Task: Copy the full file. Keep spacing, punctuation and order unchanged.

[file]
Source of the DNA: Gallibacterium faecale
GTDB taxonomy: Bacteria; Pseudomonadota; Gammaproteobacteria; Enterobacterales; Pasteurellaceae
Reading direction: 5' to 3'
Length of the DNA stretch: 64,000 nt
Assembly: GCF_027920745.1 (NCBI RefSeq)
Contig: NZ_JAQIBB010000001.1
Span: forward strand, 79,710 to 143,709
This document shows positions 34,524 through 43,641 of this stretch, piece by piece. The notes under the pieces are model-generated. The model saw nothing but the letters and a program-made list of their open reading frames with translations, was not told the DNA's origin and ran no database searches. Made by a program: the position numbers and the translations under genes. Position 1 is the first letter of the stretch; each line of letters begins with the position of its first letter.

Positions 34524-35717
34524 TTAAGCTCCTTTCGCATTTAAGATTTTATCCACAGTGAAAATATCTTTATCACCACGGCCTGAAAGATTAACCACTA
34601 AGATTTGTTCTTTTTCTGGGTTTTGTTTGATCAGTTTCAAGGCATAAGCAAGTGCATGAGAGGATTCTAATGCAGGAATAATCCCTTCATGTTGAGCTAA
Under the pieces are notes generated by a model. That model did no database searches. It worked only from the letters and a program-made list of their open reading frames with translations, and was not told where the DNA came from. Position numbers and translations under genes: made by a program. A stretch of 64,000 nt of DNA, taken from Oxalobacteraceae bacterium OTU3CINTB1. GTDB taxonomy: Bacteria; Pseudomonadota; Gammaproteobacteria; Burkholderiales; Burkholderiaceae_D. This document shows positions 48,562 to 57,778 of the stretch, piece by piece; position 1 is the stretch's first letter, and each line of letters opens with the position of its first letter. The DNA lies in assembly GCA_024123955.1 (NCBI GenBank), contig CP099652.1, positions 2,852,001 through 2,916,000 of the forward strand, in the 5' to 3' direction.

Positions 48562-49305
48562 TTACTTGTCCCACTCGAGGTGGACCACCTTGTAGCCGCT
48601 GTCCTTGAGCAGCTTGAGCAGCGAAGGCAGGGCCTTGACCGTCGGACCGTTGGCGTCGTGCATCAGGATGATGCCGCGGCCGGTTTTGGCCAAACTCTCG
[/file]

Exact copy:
Source of the DNA: Gallibacterium faecale
GTDB taxonomy: Bacteria; Pseudomonadota; Gammaproteobacteria; Enterobacterales; Pasteurellaceae
Reading direction: 5' to 3'
Length of the DNA stretch: 64,000 nt
Assembly: GCF_027920745.1 (NCBI RefSeq)
Contig: NZ_JAQIBB010000001.1
Span: forward strand, 79,710 to 143,709
This document shows positions 34,524 through 43,641 of this stretch, piece by piece. The notes under the pieces are model-generated. The model saw nothing but the letters and a program-made list of their open reading frames with translations, was not told the DNA's origin and ran no database searches. Made by a program: the position numbers and the translations under genes. Position 1 is the first letter of the stretch; each line of letters begins with the position of its first letter.

Positions 34524-35717
34524 TTAAGCTCCTTTCGCATTTAAGATTTTATCCACAGTGAAAATATCTTTATCACCACGGCCTGAAAGATTAACCACTA
34601 AGATTTGTTCTTTTTCTGGGTTTTGTTTGATCAGTTTCAAGGCATAAGCAAGTGCATGAGAGGATTCTAATGCAGGAATAATCCCTTCATGTTGAGCTAA
Under the pieces are notes generated by a model. That model did no database searches. It worked only from the letters and a program-made list of their open reading frames with translations, and was not told where the DNA came from. Position numbers and translations under genes: made by a program. A stretch of 64,000 nt of DNA, taken from Oxalobacteraceae bacterium OTU3CINTB1. GTDB taxonomy: Bacteria; Pseudomonadota; Gammaproteobacteria; Burkholderiales; Burkholderiaceae_D. This document shows positions 48,562 to 57,778 of the stretch, piece by piece; position 1 is the stretch's first letter, and each line of letters opens with the position of its first letter. The DNA lies in assembly GCA_024123955.1 (NCBI GenBank), contig CP099652.1, positions 2,852,001 through 2,916,000 of the forward strand, in the 5' to 3' direction.

Positions 48562-49305
48562 TTACTTGTCCCACTCGAGGTGGACCACCTTGTAGCCGCT
48601 GTCCTTGAGCAGCTTGAGCAGCGAAGGCAGGGCCTTGACCGTCGGACCGTTGGCGTCGTGCATCAGGATGATGCCGCGGCCGGTTTTGGCCAAACTCTCG